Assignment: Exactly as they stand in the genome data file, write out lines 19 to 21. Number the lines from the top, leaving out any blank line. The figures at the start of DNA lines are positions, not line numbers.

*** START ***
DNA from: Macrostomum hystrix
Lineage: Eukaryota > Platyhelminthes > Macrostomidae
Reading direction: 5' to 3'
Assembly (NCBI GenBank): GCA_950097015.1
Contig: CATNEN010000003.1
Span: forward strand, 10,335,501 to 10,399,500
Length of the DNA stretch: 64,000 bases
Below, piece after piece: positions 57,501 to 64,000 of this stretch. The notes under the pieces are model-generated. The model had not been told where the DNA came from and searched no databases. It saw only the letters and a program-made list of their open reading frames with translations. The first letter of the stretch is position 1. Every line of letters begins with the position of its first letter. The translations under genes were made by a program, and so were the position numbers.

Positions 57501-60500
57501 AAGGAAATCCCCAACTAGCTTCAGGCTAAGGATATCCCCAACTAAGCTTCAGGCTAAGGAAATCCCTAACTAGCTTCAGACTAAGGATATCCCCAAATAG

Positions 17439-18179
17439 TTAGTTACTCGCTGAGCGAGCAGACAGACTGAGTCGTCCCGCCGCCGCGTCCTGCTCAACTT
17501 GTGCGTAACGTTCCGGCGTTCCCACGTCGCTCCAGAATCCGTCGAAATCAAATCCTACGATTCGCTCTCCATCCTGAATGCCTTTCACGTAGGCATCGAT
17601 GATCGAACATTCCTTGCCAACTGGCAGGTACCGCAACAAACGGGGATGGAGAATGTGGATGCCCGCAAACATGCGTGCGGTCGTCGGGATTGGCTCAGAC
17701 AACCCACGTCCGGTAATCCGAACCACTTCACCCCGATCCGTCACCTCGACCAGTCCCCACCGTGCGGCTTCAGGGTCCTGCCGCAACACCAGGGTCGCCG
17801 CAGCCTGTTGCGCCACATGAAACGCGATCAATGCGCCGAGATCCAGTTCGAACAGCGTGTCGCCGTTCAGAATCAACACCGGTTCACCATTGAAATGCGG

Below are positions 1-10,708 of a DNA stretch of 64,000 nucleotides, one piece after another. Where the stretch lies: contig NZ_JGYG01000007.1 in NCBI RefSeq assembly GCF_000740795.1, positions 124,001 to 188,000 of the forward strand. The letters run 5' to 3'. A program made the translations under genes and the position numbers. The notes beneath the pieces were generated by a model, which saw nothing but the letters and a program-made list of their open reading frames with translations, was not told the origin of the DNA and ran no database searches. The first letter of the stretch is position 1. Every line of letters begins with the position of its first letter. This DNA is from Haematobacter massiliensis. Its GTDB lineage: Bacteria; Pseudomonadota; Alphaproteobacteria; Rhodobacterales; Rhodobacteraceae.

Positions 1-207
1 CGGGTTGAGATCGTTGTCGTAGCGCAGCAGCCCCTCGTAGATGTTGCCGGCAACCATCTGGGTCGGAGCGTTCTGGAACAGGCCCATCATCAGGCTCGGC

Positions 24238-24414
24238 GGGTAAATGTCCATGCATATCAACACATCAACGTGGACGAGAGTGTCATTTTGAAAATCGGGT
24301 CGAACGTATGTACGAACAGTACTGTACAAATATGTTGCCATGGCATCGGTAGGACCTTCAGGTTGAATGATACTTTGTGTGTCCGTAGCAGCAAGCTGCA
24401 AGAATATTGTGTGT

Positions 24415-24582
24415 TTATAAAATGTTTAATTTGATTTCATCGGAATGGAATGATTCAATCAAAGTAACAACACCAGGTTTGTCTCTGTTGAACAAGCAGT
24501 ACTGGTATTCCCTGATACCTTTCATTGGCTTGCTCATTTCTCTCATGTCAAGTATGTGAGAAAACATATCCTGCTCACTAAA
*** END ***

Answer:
1 CGGGTTGAGATCGTTGTCGTAGCGCAGCAGCCCCTCGTAGATGTTGCCGGCAACCATCTGGGTCGGAGCGTTCTGGAACAGGCCCATCATCAGGCTCGGC

Positions 24238-24414
24238 GGGTAAATGTCCATGCATATCAACACATCAACGTGGACGAGAGTGTCATTTTGAAAATCGGGT